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February 22, 2018 - Automotive

Automotive Headliner Assembly Considerations

According to PR Newswire, the global automotive headliner market is forecast to grow at a CAGR of 3.27% now through 2022. As car interior technologies continue to advance, the headliner is no exception.

Initially, headliners simply covered a vehicle’s roof structure for aesthetic purposes. Now, they enhance both passenger safety and comfort offering many innovative features, such as:

  • Safety crush panels
  • Interactive multimedia
  • Overhead consoles
  • Expansive sun roofs

However, in order to accommodate these innovations, the headliner assembly process has had to change.

Take a look at headliner assembly changes and what they mean for adhesives.

  1. Temperature Resistance

With increasingly larger sun roofs, more UV light enters car interiors than in the past. This creates a greenhouse effect, causing car interior temperatures to rise.

This aspect, combined with new headliner substrate materials, are why products must offer higher temperature resistance.

What This Means for Adhesives

Given the exposure to higher temperatures, it’s a good idea to ensure that the chosen adhesive can maintain performance even in temperatures up to 100°C. If the chosen adhesive is unable to resist high temperatures, adhesive failure is likely to occur.

  1. Load Strength

Headliners are now comprised of more parts, making it important to understand the amount of weight each component contributes to the overall headliner.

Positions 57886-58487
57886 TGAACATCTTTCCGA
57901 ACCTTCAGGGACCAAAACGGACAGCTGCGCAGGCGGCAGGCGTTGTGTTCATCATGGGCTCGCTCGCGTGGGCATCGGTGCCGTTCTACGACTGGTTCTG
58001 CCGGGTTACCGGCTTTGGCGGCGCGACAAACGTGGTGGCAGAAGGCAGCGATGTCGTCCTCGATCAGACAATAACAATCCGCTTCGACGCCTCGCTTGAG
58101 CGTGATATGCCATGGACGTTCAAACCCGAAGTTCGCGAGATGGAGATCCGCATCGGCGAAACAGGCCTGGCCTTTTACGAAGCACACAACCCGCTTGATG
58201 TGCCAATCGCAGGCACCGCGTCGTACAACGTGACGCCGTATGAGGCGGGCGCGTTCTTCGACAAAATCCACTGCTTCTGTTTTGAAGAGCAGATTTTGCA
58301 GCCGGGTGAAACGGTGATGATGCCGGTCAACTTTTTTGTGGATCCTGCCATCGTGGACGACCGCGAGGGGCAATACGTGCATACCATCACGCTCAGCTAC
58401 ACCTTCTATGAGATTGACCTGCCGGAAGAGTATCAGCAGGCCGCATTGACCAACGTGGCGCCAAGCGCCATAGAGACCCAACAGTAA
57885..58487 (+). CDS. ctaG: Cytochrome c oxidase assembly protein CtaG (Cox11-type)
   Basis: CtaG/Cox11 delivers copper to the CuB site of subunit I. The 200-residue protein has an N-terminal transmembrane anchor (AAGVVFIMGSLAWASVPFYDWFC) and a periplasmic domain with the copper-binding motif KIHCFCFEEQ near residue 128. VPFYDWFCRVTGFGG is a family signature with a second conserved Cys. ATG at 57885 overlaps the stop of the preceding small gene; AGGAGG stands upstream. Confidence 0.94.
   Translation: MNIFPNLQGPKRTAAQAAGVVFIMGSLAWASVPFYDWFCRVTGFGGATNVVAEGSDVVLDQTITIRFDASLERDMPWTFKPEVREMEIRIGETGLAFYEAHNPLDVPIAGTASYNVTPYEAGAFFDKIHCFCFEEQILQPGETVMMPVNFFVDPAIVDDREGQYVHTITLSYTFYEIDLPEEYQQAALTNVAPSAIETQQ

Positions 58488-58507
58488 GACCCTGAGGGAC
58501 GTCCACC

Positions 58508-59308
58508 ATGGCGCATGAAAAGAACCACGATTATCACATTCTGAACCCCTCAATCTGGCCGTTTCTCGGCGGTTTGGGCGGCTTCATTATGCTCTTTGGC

What This Means for Adhesives

Not all adhesives offer the same amount of load strength. For example, a certain adhesive may not be sufficient for a heavier component if it cannot withstand its weight. Therefore, it’s important to understand:

  • The required load strength
  • Your headliner assembly processes, i.e., if you’re aiming to simplify your process with one adhesive or looking for the most cost-effective process, which may require the use of more than one adhesive

automotive headliner

  1. Substrate Chemistries

Additionally, there are now many substrate chemistries in manufacturing headliners, including:

  • Steel
  • ABS reinforcement brackets
  • ABS trim rings
  • PP safety plastic
  • Clips
  • Wire harnesses

What This Means for Adhesives

As a result, these substrate chemistries may require a different chemistry of adhesive, especially under high heat/load situations.

It’s also important to understand the needed adhesive performance criteria and how the new substrate chemistries can impact it. Typically, a headliner adhesive should:

  • “Machine” well, offering clean cut-off and no-stringers
  • Be easy to process and has a good melt rate
  • Offer extended pot life to reduce char
  • Be easy on the dispensing equipment

Bostik understands these changes and their impact on adhesives. In addition to smart products, Bostik offers the experience and technical expertise needed to provide customers with the right headliner adhesive for their needs. For more information on these solutions, visit www.bostik.com.

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